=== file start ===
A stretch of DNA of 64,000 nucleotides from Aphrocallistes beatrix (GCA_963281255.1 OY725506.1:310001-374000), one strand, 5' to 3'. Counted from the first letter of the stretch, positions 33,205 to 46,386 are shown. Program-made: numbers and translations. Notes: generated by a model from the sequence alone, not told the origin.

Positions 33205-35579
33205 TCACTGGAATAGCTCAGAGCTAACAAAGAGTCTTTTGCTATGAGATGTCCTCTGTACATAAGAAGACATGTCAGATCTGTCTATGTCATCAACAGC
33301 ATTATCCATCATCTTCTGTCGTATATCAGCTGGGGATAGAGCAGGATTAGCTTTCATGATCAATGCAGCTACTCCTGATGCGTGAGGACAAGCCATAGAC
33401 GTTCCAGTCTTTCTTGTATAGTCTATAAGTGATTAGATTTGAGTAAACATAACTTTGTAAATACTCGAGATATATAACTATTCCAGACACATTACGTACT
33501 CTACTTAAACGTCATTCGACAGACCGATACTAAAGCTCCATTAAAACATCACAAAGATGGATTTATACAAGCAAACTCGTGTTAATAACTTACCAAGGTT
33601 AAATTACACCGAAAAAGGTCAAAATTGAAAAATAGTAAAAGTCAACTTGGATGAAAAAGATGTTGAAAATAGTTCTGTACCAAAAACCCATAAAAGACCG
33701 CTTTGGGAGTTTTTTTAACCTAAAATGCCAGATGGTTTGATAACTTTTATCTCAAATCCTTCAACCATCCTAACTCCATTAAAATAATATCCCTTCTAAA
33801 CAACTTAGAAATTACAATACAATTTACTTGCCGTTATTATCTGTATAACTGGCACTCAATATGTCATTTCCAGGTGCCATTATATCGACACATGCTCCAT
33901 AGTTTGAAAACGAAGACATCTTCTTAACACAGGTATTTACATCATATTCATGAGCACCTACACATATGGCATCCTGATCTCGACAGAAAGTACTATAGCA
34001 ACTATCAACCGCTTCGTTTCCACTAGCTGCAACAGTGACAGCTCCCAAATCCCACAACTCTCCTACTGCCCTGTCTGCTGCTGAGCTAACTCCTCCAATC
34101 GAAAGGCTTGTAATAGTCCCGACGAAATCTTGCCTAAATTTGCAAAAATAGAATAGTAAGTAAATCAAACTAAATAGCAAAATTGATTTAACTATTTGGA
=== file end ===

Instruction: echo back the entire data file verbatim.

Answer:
A stretch of DNA of 64,000 nucleotides from Aphrocallistes beatrix (GCA_963281255.1 OY725506.1:310001-374000), one strand, 5' to 3'. Counted from the first letter of the stretch, positions 33,205 to 46,386 are shown. Program-made: numbers and translations. Notes: generated by a model from the sequence alone, not told the origin.

Positions 33205-35579
33205 TCACTGGAATAGCTCAGAGCTAACAAAGAGTCTTTTGCTATGAGATGTCCTCTGTACATAAGAAGACATGTCAGATCTGTCTATGTCATCAACAGC
33301 ATTATCCATCATCTTCTGTCGTATATCAGCTGGGGATAGAGCAGGATTAGCTTTCATGATCAATGCAGCTACTCCTGATGCGTGAGGACAAGCCATAGAC
33401 GTTCCAGTCTTTCTTGTATAGTCTATAAGTGATTAGATTTGAGTAAACATAACTTTGTAAATACTCGAGATATATAACTATTCCAGACACATTACGTACT
33501 CTACTTAAACGTCATTCGACAGACCGATACTAAAGCTCCATTAAAACATCACAAAGATGGATTTATACAAGCAAACTCGTGTTAATAACTTACCAAGGTT
33601 AAATTACACCGAAAAAGGTCAAAATTGAAAAATAGTAAAAGTCAACTTGGATGAAAAAGATGTTGAAAATAGTTCTGTACCAAAAACCCATAAAAGACCG
33701 CTTTGGGAGTTTTTTTAACCTAAAATGCCAGATGGTTTGATAACTTTTATCTCAAATCCTTCAACCATCCTAACTCCATTAAAATAATATCCCTTCTAAA
33801 CAACTTAGAAATTACAATACAATTTACTTGCCGTTATTATCTGTATAACTGGCACTCAATATGTCATTTCCAGGTGCCATTATATCGACACATGCTCCAT
33901 AGTTTGAAAACGAAGACATCTTCTTAACACAGGTATTTACATCATATTCATGAGCACCTACACATATGGCATCCTGATCTCGACAGAAAGTACTATAGCA
34001 ACTATCAACCGCTTCGTTTCCACTAGCTGCAACAGTGACAGCTCCCAAATCCCACAACTCTCCTACTGCCCTGTCTGCTGCTGAGCTAACTCCTCCAATC
34101 GAAAGGCTTGTAATAGTCCCGACGAAATCTTGCCTAAATTTGCAAAAATAGAATAGTAAGTAAATCAAACTAAATAGCAAAATTGATTTAACTATTTGGA